Skip directly to site content Skip directly to page options Skip directly to A-Z link Skip directly to A-Z link Skip directly to A-Z link
Volume 17, Number 1—January 2011

Reducing Baylisascaris procyonis Roundworm Larvae in Raccoon Latrines

Kristen PageComments to Author , James C. Beasley, Zachary H. Olson, Timothy J. Smyser, Mark Downey, Kenneth F. Kellner, Sarah E. McCord, Timothy S. Egan, and Olin E. Rhodes
Author affiliations: Author affiliations: Wheaton College, Wheaton, Illinois, USA (K. Page, M. Downey, S.E. McCord); Purdue University, West Lafayette, Indiana, USA (J.C. Beasley, Z.H. Olson, T.J. Smyser, K.F. Kellner, T.S. Egan, II, O.E. Rhodes, Jr)

Cite This Article


Baylisascaris procyonis roundworms, a parasite of raccoons, can infect humans, sometimes fatally. Parasite eggs can remain viable in raccoon latrines for years. To develop a management technique for parasite eggs, we tested anthelmintic baiting. The prevalence of eggs decreased at latrines, and larval infections decreased among intermediate hosts, indicating that baiting is effective.

The emergence of zoonotic diseases, which account for ≈58% of all infectious diseases in humans, is linked to changing land use and resource consumption patterns (1). Ecosystem disturbances from human population growth and globalization result in rapid spread of zoonotic pathogens (2). Recent integrated approaches to solving global health issues acknowledge that wildlife reservoirs facilitate zoonotic pathogen emergence and emphasize the need for increased collaboration between the ecology and infectious disease communities (2). We describe a multidisciplinary collaboration that used an experimental approach to lower the prevalence, and possibly break the life cycle, of a zoonotic parasite, the Baylisascaris procyonis roundworm.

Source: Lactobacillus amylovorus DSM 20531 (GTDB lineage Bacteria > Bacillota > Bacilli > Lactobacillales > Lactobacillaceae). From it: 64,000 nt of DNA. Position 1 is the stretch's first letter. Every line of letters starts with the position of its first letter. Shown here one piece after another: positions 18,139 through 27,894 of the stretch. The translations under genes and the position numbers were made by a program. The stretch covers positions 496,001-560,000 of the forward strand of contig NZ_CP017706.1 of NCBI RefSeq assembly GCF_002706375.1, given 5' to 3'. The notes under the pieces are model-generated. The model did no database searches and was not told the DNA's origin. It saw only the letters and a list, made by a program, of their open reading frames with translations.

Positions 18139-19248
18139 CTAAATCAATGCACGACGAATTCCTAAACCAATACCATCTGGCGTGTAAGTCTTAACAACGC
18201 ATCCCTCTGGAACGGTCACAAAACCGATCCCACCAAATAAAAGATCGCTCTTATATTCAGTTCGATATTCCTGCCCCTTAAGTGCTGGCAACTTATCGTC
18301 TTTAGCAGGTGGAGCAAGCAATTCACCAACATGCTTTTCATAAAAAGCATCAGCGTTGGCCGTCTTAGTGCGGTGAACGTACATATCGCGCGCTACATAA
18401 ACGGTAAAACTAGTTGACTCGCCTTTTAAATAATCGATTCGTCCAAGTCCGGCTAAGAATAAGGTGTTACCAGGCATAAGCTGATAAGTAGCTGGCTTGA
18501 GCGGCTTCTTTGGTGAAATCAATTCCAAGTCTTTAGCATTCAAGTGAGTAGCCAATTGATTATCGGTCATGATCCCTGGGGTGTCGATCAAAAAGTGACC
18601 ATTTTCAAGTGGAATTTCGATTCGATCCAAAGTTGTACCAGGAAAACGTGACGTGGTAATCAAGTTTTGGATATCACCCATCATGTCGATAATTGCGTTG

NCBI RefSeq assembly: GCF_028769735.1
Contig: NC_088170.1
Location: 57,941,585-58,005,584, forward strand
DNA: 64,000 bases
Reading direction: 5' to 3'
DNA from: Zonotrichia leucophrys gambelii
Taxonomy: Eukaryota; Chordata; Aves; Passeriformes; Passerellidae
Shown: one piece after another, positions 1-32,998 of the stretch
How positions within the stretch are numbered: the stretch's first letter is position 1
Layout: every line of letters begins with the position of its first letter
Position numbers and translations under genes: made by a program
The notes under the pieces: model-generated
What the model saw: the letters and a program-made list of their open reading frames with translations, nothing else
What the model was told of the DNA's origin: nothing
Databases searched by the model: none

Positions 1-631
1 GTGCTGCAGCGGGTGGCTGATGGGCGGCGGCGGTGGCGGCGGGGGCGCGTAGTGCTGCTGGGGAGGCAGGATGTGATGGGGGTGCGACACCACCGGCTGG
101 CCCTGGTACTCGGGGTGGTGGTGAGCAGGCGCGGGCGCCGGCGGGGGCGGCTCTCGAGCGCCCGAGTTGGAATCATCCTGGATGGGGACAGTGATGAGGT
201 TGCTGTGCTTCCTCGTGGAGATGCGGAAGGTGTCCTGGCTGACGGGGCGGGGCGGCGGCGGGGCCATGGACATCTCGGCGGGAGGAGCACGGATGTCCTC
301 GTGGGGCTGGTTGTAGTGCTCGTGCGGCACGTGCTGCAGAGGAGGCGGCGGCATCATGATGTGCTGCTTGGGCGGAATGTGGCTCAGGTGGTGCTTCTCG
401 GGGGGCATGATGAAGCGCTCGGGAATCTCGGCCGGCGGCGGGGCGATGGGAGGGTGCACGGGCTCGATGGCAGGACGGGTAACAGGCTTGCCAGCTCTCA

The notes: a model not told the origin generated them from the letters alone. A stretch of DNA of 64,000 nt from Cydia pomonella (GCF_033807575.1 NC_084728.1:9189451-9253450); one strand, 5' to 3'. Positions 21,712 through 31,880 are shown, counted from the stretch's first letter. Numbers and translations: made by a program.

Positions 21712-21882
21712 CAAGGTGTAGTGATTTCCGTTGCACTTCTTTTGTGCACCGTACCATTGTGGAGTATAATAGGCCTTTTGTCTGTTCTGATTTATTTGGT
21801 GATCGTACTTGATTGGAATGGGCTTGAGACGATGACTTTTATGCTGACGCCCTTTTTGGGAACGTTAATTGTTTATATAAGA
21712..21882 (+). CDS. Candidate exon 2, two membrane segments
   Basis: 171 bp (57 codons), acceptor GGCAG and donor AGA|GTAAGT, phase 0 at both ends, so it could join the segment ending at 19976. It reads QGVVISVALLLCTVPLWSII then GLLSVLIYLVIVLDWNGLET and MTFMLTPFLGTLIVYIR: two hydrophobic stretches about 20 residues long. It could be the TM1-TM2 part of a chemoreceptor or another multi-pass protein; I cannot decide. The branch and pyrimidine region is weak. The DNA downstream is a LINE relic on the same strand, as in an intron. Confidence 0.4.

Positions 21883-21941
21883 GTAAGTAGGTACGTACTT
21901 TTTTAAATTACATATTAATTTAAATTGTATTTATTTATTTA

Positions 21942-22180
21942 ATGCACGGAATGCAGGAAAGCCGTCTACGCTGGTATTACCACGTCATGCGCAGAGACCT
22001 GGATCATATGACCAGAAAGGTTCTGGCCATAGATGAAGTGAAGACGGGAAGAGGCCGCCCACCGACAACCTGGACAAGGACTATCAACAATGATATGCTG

The Study

Raccoons (Procyon lotor) are the host of B. procyonis roundworms, intestinal parasites (3). Up to 82% of adult raccoons and 90% of juvenile raccoons are infected (3). Mature worms produce thousands of eggs daily (3). These eggs are eliminated through raccoon feces and accumulate at raccoon latrines (4). B. procyonis roundworm eggs remain infective for many years and can infect juvenile raccoons and intermediate hosts such as rodents and birds that ingest them (3). Transmission often occurs at raccoon latrines when eggs are ingested with seeds found in fecal material (4). Larvae migrate through intermediate host tissues and can enter the central nervous system, resulting in death (3). Adult raccoons become infected when they prey on infected intermediate hosts (3). Raccoon population densities have increased in response to increased anthropogenic resources that are available in agricultural and urban ecosystems (5). Thus, raccoon latrines often exist near human habitats, increasing the risk for zoonoses (4).